If you have more than $100,000, there is no reason to keep it all at one bank.
(There is actually one reason, but it’s not a good one. At most banks, the interest rate on jumbo CDs is a little larger than regular CDs but it requires that you open one with at least $100,000 – but that’s a bad reason.)
Here’s one horror story about a woman who kept more than $100,000 at Silver State Bank, the Nevada bank that recently went into FDIC conservatorship, and lost over $20,000 (~$20 million was uninsured in total).
The unfortunate part about this story is that CNN is playing to the crowd’s emotions (not surprisingly) by playing clips of her talking about her wanting to put her money in her mattress and how unfair it is that companies are being bailed out while she’s being screwed (and that last completely irrelevant bit about McCain’s connection to the bank, play up to election season!). It’s just adding fuel to the fire. Don’t be ridiculous though and don’t be stupid, don’t put your money in a mattress (because if you have fire, we will no doubt see you on a clip on CNN about it).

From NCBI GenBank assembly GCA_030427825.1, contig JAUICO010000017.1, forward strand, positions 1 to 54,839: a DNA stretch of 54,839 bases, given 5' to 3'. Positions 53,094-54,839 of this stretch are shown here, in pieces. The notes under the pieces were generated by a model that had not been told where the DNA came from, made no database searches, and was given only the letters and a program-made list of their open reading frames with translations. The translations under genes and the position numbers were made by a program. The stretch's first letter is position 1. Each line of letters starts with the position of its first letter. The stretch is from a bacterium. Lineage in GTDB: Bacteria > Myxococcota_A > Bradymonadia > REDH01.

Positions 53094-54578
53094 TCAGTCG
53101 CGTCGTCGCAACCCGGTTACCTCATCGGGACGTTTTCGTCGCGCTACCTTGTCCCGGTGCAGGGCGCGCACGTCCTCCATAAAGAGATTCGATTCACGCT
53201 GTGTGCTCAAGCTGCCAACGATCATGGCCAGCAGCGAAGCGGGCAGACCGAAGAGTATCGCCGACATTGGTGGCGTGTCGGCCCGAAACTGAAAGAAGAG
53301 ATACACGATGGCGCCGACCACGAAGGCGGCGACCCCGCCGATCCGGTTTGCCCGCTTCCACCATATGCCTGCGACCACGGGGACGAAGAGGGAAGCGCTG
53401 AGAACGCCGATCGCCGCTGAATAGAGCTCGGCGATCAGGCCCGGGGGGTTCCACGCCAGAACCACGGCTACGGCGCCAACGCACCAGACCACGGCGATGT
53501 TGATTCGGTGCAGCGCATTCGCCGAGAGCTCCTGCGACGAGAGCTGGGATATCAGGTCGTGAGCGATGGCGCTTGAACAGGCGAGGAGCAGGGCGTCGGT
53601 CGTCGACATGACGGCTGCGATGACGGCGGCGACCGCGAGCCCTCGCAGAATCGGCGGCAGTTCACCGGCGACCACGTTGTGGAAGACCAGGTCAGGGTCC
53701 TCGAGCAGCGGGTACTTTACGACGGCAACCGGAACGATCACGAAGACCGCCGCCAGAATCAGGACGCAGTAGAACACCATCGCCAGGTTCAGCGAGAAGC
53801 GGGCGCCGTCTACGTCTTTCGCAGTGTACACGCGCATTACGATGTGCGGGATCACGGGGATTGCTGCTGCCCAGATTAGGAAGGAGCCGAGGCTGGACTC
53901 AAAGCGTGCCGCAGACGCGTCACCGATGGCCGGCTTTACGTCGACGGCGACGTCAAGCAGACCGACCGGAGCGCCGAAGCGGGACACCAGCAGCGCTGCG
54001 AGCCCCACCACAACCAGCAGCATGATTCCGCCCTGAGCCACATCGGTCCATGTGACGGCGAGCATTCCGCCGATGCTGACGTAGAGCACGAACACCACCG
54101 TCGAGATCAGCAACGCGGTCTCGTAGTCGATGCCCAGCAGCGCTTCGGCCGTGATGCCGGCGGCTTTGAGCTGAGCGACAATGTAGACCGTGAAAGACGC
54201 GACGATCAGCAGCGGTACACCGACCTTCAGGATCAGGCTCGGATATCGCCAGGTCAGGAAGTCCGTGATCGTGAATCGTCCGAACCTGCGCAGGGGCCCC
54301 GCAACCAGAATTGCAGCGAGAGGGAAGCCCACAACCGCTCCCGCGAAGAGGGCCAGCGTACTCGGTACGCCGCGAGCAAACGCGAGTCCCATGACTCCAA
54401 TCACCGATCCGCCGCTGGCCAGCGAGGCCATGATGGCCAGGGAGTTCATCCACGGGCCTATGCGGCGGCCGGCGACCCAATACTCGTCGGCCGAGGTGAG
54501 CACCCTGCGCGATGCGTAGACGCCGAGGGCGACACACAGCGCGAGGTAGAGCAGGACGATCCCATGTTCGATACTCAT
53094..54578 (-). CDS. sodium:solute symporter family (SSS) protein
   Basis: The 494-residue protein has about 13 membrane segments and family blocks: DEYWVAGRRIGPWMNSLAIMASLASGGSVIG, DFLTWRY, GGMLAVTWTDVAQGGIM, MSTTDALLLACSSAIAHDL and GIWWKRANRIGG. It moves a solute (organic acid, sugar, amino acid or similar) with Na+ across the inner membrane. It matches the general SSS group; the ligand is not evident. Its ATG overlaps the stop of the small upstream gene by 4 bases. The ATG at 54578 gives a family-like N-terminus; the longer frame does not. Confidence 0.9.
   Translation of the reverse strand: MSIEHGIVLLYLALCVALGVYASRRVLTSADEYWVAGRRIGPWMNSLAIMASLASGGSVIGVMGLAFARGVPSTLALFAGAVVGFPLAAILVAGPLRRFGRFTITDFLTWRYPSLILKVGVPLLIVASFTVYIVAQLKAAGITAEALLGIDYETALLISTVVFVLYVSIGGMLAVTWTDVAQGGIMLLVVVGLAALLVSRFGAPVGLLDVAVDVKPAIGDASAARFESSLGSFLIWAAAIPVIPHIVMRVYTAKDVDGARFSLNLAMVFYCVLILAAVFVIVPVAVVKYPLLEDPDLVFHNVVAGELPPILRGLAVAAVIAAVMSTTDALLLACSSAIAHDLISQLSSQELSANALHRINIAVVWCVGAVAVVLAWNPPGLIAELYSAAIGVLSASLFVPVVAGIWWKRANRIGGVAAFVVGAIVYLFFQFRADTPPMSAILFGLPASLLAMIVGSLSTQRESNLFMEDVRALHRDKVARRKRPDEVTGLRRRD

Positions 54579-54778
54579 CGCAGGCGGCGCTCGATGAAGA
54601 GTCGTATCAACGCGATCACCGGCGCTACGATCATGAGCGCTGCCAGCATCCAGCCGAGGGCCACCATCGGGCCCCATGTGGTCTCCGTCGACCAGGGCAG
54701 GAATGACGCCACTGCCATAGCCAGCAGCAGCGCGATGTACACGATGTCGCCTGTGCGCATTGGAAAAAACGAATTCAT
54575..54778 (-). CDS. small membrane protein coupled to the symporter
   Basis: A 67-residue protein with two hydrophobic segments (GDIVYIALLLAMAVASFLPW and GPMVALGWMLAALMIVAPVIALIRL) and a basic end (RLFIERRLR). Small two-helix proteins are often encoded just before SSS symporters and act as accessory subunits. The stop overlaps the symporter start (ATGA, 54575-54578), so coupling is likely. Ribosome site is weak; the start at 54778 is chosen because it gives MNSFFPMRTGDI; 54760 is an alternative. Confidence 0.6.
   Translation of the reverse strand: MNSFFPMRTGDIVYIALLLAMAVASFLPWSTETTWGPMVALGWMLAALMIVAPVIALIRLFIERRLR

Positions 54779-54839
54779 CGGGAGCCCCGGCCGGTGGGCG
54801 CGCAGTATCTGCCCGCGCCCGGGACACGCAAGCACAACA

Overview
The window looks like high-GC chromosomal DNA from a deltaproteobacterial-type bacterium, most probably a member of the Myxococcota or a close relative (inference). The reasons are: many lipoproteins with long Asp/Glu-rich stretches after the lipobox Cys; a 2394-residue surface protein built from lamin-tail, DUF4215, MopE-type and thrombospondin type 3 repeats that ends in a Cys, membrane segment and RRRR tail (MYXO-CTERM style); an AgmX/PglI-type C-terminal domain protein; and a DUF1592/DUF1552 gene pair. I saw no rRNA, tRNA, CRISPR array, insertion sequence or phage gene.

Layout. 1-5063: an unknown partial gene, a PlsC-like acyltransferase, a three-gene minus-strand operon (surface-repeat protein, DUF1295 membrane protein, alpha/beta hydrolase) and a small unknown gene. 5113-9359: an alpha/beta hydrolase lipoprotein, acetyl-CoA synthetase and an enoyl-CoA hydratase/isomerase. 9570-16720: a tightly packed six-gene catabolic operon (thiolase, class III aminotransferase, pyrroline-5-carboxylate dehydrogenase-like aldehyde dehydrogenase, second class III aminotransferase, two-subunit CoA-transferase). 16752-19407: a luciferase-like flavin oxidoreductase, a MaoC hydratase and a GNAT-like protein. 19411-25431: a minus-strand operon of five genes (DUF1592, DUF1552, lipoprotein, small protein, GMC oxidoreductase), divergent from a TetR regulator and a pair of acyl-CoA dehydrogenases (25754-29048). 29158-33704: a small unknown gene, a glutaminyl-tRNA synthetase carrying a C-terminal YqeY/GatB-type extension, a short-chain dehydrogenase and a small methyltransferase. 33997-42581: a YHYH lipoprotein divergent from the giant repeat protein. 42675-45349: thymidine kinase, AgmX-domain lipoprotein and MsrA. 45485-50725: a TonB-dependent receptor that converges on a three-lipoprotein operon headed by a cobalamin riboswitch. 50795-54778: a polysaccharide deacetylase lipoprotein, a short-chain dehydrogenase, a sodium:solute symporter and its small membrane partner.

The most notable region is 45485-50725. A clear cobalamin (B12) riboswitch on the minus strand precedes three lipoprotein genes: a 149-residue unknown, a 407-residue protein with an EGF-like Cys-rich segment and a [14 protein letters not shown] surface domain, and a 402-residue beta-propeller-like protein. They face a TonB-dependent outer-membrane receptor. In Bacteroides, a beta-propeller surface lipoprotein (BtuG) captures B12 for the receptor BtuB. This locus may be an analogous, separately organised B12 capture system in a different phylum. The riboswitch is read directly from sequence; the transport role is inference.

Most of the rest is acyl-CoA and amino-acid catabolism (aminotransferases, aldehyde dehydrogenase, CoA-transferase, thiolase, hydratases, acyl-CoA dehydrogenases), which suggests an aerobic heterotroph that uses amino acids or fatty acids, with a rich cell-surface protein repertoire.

It’s unfortunate that they lost that money (even more unfortunate that her husband’s identity was stolen, because if it was a joint account then it would’ve had coverage up to $200,000) but those are the rules. Had it been before the FDIC was created, she would’ve lost more than $20k.
- Don’t put more than $100,000 in any one bank unless you’re certain FDIC coverage limits  will have your back. There’s absolutely no good reason to.
- Keep up to date on the news about your bank because no bank is immune to this. Prior to the failure, customers withdrew $250 million in the two months before it failed – that’s information you probably want to be aware of.